“Snows, hail and storms forced O&M teams to work in conditions similar to the lunar landscape, with completely snow-covered terrains, limited visibility, biting wind and frost that affected tools, machinery and people.”
At the Canadian plant of St. Lawrence, in the province of Newfoundland and Labrador, the O&M team had to dig out snow to guarantee access to the fencing, free the switches and substations, to then work on them manually. At the Castle Rock Ridge wind farm, also in Canada, temperatures dropped to – 60° F (-51°C) and the snow blocked access to the site and turbines.
In Extreme Cases: Efficiency and Safety
Canadian O&M teams have responded to these extreme conditions by relying above all on specific procedures to guarantee safety, efficiency and efficacy.
All team members must be aware of weather conditions and forecasts and stay up to date on road closures and relevant decisions by public authorities. Furthermore, low temperature limits have been established, when all work must be stopped and workers must seek shelter from the elements.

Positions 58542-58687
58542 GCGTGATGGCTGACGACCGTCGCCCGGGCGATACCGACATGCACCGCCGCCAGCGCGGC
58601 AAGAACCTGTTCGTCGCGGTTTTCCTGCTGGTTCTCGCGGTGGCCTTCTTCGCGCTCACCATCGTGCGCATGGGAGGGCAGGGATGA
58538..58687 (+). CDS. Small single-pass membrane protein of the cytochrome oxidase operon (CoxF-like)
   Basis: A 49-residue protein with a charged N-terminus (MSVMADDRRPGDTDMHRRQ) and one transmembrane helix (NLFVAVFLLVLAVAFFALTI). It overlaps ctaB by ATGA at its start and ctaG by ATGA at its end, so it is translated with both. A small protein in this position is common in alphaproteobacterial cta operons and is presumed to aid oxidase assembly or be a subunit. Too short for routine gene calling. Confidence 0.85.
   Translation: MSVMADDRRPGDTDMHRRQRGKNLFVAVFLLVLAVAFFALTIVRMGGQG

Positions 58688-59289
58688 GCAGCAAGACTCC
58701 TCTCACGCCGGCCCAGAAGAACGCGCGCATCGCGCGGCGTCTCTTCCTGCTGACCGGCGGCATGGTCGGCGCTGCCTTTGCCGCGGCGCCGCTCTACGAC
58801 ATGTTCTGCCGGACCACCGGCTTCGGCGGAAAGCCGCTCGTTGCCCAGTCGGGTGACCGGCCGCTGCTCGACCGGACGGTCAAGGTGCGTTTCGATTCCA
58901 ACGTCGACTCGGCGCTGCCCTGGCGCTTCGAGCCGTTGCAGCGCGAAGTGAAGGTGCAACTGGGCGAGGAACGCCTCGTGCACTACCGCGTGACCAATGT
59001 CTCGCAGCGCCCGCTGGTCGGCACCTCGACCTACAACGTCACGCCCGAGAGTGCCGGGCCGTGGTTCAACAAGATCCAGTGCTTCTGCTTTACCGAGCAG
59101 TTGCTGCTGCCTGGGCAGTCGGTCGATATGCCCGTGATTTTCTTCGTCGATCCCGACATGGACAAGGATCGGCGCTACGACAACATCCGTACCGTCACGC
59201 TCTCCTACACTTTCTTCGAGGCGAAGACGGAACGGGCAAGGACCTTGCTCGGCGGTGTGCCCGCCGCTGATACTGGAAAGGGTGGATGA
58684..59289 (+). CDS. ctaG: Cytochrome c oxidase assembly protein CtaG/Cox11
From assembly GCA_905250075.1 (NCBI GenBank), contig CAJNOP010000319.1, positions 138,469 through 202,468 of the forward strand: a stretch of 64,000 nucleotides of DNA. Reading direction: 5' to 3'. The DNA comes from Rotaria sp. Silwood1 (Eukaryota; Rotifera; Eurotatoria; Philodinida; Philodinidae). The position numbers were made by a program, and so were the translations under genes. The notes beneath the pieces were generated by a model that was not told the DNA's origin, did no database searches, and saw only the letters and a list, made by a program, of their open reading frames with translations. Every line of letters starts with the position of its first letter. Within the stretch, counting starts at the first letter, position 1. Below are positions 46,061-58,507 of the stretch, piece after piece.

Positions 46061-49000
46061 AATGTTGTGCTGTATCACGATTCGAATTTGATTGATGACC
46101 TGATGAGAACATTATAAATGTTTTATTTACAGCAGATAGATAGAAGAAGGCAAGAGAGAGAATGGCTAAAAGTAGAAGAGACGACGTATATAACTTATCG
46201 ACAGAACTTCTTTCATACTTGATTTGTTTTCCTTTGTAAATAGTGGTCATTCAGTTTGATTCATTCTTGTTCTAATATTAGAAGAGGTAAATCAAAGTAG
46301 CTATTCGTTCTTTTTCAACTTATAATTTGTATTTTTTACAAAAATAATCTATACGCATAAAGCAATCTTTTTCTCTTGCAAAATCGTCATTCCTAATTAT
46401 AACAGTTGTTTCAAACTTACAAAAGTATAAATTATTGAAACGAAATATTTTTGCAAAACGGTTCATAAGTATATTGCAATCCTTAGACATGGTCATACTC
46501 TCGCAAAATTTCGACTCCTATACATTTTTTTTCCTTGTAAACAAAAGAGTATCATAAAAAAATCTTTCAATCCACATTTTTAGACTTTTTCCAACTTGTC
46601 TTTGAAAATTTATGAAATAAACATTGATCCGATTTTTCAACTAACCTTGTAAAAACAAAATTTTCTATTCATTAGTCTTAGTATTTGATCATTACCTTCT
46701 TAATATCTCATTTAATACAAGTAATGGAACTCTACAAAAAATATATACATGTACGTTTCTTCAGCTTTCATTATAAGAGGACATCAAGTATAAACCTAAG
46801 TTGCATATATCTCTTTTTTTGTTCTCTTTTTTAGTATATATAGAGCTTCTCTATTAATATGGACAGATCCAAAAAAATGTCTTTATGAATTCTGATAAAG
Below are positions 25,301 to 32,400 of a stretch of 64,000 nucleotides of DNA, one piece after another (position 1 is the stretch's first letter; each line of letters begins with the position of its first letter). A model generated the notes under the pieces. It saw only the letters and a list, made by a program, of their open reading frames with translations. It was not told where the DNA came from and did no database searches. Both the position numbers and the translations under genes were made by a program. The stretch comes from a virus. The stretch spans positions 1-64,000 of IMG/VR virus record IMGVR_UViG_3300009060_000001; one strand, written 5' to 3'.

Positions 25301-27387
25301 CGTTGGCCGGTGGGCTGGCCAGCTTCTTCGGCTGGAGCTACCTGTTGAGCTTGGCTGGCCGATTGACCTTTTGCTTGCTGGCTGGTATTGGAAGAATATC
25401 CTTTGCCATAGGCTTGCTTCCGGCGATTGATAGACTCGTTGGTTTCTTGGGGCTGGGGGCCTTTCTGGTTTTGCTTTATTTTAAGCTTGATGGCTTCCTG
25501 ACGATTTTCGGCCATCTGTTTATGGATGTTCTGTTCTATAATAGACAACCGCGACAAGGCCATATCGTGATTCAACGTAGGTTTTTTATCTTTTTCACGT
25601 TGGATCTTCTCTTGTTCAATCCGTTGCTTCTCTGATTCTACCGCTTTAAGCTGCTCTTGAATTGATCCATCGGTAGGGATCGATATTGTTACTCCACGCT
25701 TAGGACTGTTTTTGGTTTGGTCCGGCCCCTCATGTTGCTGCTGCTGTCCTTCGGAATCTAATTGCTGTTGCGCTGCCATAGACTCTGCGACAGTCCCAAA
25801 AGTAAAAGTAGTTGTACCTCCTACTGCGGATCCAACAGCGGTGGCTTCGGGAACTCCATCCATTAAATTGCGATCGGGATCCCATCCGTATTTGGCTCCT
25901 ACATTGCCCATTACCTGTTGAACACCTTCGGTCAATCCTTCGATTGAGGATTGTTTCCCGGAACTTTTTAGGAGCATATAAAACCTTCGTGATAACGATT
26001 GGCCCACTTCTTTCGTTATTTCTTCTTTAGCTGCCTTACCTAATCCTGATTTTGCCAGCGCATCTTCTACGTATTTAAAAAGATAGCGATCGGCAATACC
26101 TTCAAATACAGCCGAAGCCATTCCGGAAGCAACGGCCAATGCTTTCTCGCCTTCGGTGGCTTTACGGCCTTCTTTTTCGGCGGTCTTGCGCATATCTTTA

Every member on the O&M teams is required to respect rules of behaviour and PPE - personal protection equipment -, such as not having exposed skin to avoid skin burns from the cold, in addition to having special survival kits in vehicles (lights, water, blankets...), special clothing (boots, overalls, coats hat, gloves, goggles...) and chemical hand-warmer packets.